When we look back on it the 2008 Senate election may be remembered as a contest of numbers. 92 and 93, as seared into the consciousness of North Carolina voters through a DSCC advertising campaign, have been vital in efforts to tie Elizabeth Dole to George W. Bush and the nation's economic woes, as well as to make Dole out as an ineffective Senator. That's propelled Kay Hagan into the lead in our last eight polls.
Here are five other numbers that speak to Hagan's surprisingly strong standing a few days out from the election:
-18. That's the percentage of people who voted for Elizabeth Dole in the 2002 Senate race but are now backing Kay Hagan. That's a lot of lost support for the incumbent since she was first elected.
-7. That's Hagan's lead among female voters. Dole got a lot of crossover Democratic support and did very well with woman independents when she ran originally. By nominating another woman the Democrats effectively neutralized any advantage Dole received there in 2002.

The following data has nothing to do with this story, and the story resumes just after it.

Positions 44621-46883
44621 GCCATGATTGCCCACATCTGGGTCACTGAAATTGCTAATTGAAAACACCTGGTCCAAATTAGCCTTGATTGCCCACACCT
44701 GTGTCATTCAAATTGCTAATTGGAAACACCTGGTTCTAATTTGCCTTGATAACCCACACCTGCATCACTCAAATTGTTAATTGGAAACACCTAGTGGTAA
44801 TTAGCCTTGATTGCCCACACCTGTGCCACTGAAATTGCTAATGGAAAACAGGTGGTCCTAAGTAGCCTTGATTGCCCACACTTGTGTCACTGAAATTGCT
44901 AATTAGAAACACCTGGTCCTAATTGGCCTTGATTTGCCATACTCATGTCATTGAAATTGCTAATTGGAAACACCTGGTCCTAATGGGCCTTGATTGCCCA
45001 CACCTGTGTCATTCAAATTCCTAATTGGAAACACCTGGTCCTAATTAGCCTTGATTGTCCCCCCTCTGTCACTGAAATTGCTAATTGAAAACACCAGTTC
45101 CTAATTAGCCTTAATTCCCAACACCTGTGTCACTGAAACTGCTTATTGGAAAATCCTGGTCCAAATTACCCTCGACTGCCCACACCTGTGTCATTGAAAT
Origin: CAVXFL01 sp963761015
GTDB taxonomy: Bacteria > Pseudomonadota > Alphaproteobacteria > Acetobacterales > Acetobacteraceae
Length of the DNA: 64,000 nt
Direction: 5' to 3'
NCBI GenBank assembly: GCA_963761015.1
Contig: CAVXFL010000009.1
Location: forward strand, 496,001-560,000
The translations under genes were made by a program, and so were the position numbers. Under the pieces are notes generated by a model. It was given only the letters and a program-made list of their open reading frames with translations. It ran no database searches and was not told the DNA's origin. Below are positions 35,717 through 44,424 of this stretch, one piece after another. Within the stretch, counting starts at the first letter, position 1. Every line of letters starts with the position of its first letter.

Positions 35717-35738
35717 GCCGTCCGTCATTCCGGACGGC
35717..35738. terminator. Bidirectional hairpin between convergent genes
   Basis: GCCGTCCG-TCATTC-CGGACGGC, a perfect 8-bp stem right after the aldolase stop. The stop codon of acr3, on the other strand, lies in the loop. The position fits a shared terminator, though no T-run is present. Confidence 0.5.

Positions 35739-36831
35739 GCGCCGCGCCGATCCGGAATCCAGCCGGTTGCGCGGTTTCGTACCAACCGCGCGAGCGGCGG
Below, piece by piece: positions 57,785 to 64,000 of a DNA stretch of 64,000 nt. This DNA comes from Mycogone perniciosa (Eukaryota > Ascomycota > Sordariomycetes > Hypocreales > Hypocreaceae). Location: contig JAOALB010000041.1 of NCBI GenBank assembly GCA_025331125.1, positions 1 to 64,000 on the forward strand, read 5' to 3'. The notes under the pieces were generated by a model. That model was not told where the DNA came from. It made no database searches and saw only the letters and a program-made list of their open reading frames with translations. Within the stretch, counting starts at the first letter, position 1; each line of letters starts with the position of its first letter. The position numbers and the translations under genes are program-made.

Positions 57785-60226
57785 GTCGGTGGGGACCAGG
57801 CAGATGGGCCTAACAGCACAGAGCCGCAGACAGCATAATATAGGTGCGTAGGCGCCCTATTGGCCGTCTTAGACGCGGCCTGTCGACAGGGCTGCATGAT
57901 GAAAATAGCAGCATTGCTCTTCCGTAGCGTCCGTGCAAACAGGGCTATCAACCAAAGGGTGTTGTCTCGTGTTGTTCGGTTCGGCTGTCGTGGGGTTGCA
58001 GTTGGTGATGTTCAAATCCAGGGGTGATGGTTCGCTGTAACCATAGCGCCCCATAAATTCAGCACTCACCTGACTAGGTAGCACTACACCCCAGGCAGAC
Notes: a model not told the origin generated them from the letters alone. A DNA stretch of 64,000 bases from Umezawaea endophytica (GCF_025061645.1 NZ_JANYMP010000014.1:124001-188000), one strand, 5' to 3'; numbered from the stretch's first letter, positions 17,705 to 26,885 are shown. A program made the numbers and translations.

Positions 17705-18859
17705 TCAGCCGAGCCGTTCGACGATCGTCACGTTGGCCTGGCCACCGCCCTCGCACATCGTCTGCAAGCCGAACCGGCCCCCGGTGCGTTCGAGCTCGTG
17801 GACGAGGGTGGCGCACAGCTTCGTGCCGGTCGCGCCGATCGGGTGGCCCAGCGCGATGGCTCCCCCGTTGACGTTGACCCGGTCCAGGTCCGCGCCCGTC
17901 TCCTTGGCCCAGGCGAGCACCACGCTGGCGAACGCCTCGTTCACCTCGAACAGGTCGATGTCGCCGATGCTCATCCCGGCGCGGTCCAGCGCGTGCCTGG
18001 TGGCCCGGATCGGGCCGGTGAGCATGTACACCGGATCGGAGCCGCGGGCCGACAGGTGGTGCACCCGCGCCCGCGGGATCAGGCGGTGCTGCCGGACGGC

-8. That's the share of the black vote Dole is currently receiving. In 2002 her celebrity and moderate veneer helped her to do much better with African American voters than most Republicans do. Fully 25% of blacks in our last poll who voted in 2002 said they voted for Dole but she's lost almost all of that support this time.
-17. That's the proportion of North Carolinians planning to vote this fall who say they did not cast a ballot in the 2002 Senate race. Between in migration and the awakening of the apathetic, there are going to be a lot of folks coming out to vote this year who were not part of the North Carolina electorate when Elizabeth Dole was first elected. Those folks are overwhelmingly supportive of Hagan, by a 58-28 margin.
-50. That's the percentage of independent voters Hagan is receiving, 18% more than Dole. The Republican incumbent won with that demographic in 2002 but independent voters are going for the Democrats in the federal offices by a wide margin this time around.